Posted by Brian Kelly (UK Web Focus) on 30 January 2013
Earlier today the Jisc announced the launch of a report on Sustaining Our Digital Future: Institutional Strategies for Digital Content.
This report, which provides a close look at three institutions (UCL, Imperial War Museums and the National Library of Wales) in the United Kingdom confirms:
- How fragmented the digital landscape is at universities and within other organisations.
- How there are examples of good practice within and outside higher education that all can learn from but that greater co-ordination is required to deliver this at a UK level.
- How little the topic of post-build sustainability comes up at the higher levels of administration.
- How risk is present within the current system, concerning the sustainability of digital content.
The report (which is available in PDF format) is substantial, containing 88 pages. In addition to this main report a second document (also available in PDF format) provides a “Sustainability Health Check Tool for Digital Content Projects“.
This report is very timely arriving at a time in which we are seeing reductions in the levels of funding available across public sector organisations in the UK, which will lead to questions regarding the sustainability of existing online services and digital resources.
The report is based on a study conducted by Ithaka S+R, with funding from the Jisc-led Strategic Content Alliance, which reported on findings of earlier studies showing that both funders and project leaders rely heavily on their host institutions to support and sustain digital content, beyond the end of the grant. But what will happen when the host institutions have significantly reduced levels of funding to continue to maintain and develop such content?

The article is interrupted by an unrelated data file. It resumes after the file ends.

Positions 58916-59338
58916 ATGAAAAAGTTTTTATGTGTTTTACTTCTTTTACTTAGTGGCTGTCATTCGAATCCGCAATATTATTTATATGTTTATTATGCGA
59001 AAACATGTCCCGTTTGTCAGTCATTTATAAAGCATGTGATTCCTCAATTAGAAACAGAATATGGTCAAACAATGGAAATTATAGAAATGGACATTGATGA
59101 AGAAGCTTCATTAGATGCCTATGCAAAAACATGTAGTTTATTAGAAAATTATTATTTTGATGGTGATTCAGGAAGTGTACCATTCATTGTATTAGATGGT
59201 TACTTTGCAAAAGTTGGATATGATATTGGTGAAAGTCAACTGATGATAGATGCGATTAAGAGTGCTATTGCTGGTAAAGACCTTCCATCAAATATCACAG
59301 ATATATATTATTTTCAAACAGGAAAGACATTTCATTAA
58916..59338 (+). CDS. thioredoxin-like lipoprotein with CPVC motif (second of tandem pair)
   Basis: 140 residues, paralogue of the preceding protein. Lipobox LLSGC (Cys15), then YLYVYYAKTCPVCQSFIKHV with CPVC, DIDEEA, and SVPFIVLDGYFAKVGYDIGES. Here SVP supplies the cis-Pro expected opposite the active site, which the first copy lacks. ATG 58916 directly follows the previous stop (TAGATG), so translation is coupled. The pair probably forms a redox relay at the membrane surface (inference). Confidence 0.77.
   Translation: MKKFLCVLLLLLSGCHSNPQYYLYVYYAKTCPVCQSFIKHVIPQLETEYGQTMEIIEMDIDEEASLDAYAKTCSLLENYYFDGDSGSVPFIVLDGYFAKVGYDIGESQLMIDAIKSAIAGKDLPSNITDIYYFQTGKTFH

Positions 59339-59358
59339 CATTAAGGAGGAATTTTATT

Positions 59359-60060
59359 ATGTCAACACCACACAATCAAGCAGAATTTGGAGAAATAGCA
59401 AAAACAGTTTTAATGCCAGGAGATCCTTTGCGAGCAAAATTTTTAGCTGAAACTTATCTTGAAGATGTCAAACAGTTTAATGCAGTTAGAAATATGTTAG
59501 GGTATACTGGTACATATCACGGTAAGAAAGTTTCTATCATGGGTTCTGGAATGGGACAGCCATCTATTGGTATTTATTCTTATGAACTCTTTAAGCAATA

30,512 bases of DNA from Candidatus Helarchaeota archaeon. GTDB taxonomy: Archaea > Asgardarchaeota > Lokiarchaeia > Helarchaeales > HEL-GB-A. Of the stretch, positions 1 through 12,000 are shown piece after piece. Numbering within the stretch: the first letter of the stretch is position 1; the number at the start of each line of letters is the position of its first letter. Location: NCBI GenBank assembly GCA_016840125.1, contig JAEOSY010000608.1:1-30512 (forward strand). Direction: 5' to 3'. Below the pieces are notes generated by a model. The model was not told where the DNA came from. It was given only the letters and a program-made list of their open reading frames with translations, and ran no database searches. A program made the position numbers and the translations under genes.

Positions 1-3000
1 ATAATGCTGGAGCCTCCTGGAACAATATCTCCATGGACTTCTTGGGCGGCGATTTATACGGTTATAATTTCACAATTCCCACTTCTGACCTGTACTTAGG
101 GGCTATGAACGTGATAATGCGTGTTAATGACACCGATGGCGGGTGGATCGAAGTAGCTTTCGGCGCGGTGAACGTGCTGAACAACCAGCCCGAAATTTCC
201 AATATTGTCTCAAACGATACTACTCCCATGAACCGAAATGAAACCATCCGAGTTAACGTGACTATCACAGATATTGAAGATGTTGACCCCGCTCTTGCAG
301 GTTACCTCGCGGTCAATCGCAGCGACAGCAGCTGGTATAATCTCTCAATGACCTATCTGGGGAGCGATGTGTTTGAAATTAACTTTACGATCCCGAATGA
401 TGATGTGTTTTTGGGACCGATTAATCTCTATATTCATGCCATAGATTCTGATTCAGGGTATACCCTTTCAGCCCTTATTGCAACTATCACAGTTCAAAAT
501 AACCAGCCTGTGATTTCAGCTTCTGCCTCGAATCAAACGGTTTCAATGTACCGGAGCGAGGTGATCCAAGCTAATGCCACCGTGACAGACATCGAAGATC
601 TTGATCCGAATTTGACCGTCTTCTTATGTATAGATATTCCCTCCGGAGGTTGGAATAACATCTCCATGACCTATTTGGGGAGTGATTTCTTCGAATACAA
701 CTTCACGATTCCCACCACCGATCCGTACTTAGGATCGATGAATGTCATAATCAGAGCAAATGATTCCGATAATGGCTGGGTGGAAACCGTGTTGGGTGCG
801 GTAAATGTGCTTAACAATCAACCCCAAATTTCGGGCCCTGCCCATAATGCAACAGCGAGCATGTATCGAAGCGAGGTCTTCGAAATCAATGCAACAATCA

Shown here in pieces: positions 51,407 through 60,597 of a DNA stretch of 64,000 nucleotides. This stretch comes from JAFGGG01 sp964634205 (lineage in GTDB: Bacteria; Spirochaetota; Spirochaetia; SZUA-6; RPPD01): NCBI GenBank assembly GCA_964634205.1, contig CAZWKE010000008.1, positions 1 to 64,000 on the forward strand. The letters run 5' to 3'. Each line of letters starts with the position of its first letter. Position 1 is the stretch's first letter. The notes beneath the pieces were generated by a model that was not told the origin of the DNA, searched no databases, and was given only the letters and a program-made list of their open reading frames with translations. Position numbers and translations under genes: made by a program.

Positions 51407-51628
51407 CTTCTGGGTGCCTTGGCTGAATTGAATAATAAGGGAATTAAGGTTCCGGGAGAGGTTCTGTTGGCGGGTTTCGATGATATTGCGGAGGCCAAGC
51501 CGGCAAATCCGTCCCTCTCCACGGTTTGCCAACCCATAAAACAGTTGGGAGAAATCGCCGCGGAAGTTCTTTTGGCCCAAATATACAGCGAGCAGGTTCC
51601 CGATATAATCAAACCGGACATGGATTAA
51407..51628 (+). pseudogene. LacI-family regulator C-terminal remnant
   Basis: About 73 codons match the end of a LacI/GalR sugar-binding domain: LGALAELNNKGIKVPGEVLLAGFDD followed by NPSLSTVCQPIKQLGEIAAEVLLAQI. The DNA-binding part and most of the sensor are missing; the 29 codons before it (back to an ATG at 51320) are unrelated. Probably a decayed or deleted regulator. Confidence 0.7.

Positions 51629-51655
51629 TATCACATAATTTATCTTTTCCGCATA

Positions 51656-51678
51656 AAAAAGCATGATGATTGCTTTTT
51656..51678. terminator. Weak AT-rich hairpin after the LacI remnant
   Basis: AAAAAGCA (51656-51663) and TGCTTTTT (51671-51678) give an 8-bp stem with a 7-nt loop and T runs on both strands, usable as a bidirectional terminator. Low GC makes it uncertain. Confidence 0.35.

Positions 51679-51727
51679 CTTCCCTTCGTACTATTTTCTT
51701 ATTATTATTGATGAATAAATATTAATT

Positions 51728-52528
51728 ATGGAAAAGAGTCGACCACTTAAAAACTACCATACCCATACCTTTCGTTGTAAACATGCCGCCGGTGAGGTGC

The report describes the need for an “early and honest appraisal of which projects are likely to require .. support post-launch“:
- Digital content, requiring just “maintenance”: These may not require ongoing growth, but certainly do require a clear exit plan to ensure that the content will be smoothly deposited and integrated into some other site, database, or repository. The issue of ongoing investment does not disappear; it just becomes the concern of the larger platform on which this piece of content now lives.
- Digital resources, requiring ongoing growth and investment: These require early sustainability planning, including identifying institutional or other partners and careful consideration of the full range of costs and activities needed to keep the resource vibrant.
The Sustainability Health Check Tool provides a paper-based checklist for those with responsibilities for managing digital content. The tool covers a number of areas including ongoing support; audience, usage and impact assessment together with preservation issues.
A series of video clips have been produced to accompany the launch of this report. It was particularly interesting to hear the comment from Prof David Price, Vice-Provost (Research) at UCL:
“We’re not just worried about things disappearing but about things never appearing! They are hosted all over the place, and not all the projects have a sustainable plan.”
This video clip is available on YouTube and embedded below.
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Posted in preservation | Tagged: jisc | 1 Comment »
Posted by Brian Kelly (UK Web Focus) on 23 October 2008
A job advertisement for ICT Programme Managers in JISC begins with the phrase:
No risk…. no innovation…
The advert goes on to say:
To innovate, you have to take risks… well managed ones. By undertaking innovation programmes with universities and colleges we can build a world class ICT infrastructure for UK research and learning. To keep us moving forward, we now need five Programme Managers with excellent people and programme management skills to manage large-scale programmes …